Oct 29, 2020
ZAFA Wines will centralize, grow with help from Vermont Land Trust

ZAFA Wines owner Krista Scruggs has secured her first farm with help from the Vermont Land Trust and the Michael Colbert Farmland Fund. The 56-acre farm in Isle La Motte was purchased by the Land Trust, which will lease the land back to Scruggs for 3-5 years until she is able to purchase it.

“Access to affordable farmland continues to be one of the biggest barriers for beginning farmers who want to start and grow a business,” said Nick Richardson, President & CEO of the Vermont Land Trust. “Over the past year, we have raised $15 million to help farmers, just like Krista.”

Krista Scruggs spent years foraging wild apples and driving long distances between leased vineyard plots to make ZAFA’s celebrated natural wines and cider blends. Now, she will build out the next phase of her business in Isle La Motte.

“I have seven people on payroll now. The goal was everything in one place. It’s amazing to do it all from here as the business grows,” said Scruggs from the new farm.

Scruggs has garnered national attention for her use of hybrid grapes and foraged apples. She was most drawn to the Isle La Motte property for its open fields, the lake’s warming effect on the land, and its mineral-rich soil.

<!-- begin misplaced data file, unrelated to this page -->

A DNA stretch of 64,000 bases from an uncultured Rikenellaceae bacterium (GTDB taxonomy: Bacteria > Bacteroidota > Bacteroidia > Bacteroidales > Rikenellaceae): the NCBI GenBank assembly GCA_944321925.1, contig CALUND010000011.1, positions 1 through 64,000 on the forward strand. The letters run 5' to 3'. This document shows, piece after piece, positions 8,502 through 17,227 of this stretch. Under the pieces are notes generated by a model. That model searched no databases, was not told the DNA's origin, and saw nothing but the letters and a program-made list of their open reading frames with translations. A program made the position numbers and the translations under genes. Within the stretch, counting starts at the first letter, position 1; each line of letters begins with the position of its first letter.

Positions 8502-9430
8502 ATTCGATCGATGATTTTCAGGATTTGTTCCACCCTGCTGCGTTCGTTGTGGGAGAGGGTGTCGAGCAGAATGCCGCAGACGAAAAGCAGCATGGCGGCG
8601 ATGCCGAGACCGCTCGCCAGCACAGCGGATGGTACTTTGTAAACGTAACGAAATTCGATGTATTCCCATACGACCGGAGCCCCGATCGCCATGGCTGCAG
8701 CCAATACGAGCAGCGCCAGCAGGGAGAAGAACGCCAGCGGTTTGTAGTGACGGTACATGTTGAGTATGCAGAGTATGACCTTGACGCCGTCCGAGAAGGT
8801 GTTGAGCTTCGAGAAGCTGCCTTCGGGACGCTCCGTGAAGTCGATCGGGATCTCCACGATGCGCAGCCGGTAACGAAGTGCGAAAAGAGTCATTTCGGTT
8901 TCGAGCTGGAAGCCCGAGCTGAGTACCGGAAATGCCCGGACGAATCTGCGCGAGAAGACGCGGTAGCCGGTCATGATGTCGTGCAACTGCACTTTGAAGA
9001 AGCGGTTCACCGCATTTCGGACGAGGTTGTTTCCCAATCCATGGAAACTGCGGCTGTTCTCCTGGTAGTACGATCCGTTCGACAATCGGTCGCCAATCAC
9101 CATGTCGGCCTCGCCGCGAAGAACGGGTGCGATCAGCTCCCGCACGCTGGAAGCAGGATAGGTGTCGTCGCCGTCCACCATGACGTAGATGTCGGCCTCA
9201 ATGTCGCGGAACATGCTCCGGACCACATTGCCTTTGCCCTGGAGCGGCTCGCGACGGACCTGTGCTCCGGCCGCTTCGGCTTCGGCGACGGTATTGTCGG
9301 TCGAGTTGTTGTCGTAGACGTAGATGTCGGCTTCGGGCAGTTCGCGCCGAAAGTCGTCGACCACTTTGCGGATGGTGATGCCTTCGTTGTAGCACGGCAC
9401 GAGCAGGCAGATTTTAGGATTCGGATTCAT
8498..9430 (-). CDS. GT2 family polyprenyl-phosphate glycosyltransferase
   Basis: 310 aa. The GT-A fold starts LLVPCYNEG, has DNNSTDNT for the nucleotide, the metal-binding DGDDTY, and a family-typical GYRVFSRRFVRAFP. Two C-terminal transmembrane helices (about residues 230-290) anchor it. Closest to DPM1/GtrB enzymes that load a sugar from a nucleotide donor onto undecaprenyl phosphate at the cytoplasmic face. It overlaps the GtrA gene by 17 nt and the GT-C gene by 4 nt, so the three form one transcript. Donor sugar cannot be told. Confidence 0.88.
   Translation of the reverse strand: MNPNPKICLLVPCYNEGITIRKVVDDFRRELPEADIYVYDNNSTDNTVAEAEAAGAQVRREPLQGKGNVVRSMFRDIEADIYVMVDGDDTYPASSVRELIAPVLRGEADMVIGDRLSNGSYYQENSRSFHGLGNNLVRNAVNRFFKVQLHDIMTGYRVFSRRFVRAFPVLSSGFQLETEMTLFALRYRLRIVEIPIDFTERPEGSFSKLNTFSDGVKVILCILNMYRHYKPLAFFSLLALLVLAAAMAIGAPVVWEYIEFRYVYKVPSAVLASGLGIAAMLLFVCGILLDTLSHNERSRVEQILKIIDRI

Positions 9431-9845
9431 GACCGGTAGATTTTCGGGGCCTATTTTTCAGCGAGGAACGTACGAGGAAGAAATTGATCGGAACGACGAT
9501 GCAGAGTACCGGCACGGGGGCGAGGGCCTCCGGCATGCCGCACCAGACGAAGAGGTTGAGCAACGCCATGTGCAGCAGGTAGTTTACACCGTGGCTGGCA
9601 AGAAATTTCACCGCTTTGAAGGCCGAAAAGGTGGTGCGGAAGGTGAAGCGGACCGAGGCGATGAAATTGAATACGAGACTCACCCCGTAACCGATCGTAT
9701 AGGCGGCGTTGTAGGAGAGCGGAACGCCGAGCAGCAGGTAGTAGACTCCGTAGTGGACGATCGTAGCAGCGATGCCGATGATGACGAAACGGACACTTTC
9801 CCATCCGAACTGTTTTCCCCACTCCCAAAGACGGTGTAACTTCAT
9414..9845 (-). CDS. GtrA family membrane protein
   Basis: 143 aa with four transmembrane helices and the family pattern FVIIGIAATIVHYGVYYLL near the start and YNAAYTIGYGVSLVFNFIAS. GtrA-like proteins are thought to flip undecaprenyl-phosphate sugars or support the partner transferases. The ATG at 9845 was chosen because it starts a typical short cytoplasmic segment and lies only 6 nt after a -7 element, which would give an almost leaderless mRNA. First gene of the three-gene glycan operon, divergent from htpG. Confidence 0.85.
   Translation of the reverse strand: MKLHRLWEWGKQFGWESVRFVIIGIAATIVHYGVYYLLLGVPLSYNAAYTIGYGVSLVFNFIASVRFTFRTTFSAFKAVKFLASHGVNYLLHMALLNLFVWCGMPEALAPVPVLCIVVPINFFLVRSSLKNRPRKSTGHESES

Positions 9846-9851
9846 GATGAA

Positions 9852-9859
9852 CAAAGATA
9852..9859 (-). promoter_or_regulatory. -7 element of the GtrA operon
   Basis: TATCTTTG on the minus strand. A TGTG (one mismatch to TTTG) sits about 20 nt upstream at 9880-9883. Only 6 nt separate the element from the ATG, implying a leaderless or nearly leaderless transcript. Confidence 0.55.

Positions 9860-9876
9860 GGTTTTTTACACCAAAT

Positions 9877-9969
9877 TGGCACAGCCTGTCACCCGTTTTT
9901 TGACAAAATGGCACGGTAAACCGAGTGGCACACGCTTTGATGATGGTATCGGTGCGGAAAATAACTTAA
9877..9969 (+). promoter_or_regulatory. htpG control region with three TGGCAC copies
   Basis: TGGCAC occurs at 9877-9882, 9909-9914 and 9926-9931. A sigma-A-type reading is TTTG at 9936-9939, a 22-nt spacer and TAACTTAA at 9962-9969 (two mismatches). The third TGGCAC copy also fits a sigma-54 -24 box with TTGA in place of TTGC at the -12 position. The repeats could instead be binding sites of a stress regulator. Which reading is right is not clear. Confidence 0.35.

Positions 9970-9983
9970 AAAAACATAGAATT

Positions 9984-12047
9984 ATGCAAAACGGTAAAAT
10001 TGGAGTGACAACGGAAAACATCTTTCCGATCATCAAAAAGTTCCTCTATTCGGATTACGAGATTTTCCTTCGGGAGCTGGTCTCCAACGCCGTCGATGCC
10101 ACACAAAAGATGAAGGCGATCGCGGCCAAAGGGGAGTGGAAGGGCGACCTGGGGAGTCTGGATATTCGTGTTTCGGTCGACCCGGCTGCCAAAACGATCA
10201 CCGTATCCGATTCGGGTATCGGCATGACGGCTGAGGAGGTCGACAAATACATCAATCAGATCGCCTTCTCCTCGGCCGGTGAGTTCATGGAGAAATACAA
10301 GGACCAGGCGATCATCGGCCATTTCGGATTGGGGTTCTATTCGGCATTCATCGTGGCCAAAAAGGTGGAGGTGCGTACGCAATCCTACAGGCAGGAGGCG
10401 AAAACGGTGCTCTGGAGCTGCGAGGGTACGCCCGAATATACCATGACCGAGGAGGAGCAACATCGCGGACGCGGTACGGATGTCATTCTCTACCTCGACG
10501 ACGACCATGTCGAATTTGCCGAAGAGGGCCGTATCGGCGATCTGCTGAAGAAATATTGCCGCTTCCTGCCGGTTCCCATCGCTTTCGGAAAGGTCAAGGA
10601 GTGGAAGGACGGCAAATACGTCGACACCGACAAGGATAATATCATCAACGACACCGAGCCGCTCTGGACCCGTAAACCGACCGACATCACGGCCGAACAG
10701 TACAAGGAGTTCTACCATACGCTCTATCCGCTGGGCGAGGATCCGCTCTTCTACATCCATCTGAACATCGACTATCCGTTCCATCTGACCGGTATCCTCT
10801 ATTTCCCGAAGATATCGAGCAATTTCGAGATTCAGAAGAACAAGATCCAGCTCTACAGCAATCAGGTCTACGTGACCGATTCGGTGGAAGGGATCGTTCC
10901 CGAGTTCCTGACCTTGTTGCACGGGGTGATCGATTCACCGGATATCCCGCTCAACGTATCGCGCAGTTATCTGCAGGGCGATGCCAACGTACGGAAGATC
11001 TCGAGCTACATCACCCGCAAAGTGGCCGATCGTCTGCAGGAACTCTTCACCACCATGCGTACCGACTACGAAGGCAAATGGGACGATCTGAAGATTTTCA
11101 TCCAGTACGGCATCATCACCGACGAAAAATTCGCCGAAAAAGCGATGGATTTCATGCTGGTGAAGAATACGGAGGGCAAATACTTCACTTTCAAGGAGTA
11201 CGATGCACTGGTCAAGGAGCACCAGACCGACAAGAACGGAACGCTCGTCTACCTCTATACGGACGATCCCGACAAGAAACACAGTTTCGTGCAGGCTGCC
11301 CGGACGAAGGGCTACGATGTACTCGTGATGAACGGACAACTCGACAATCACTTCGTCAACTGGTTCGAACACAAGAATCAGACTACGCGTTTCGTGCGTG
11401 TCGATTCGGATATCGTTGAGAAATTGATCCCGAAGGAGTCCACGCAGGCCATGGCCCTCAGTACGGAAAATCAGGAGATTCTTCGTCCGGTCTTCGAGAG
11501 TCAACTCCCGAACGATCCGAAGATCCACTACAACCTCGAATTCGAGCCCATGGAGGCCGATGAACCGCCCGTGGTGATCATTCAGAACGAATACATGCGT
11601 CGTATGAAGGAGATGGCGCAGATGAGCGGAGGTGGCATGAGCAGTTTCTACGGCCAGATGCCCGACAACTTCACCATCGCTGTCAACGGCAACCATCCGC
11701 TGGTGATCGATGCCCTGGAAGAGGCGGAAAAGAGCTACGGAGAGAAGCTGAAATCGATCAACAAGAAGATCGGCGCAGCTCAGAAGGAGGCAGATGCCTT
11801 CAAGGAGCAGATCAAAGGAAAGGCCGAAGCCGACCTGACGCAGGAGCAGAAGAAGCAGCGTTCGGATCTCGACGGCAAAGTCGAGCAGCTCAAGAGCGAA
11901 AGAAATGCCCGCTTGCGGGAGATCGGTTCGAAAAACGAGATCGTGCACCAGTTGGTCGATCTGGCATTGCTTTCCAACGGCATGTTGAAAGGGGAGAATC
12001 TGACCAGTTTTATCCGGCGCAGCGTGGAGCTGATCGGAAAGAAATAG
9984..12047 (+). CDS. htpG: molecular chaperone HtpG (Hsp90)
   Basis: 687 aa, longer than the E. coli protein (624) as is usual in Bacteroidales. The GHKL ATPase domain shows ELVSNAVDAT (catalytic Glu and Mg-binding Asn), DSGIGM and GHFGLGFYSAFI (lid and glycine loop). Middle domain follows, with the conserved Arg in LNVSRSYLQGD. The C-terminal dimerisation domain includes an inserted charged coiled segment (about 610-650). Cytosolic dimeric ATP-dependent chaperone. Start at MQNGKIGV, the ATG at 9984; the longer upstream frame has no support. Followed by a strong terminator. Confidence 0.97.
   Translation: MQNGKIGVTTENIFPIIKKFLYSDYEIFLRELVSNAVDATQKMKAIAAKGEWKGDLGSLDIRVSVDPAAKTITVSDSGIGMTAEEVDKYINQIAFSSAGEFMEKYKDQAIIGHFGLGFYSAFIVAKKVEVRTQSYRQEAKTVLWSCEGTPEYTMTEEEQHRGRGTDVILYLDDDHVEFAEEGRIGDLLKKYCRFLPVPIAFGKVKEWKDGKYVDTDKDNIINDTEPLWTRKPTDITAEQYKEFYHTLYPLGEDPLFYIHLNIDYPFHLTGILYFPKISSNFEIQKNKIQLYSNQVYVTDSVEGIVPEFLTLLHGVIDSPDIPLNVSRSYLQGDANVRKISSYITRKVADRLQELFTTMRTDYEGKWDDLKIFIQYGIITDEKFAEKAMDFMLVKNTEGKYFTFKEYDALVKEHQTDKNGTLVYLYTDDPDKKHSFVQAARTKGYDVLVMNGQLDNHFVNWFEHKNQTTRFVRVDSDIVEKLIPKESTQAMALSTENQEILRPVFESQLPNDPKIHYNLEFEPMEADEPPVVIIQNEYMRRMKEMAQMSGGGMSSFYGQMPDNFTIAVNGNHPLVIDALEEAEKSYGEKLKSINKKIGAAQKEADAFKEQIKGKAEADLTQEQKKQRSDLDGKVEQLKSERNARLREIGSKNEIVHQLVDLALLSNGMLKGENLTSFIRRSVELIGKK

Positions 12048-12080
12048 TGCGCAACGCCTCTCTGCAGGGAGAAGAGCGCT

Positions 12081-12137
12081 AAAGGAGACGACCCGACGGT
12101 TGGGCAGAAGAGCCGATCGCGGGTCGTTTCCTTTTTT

When she learned the property was available, she began exploring funding options and connected with the Vermont Land Trust that is aiming to put 200 new farmers on the land over the next decade through its Farmland Futures Fund.

Since July, Scruggs has planted 2,000 vines and christened the west plot Sturgeon Vineyard. While the vintage won’t be ready until 2023, her team has been busy harvesting wild apples and pears for ciders and blends.

Scruggs is also converting the property’s farmhouse to a winery and tasting room. She envisions a guest experience infused with education and connection to the land. She will grow food, install hothouses, tap maple trees, and raise livestock. Like her unfiltered, unfettered wines, everything will come from the land or the neighboring community. She wants to show visitors that terroir means more than climate and soil.

“I thought I knew what terroir meant, but I had it all wrong,” said Scruggs. “Of course it’s the soil, but it wouldn’t work without the people. The community here showed up for us. Neighbors lent a hand. That is terroir.”

ZAFA Wines owner Krista Scruggs. Photo: Caleb Kenna





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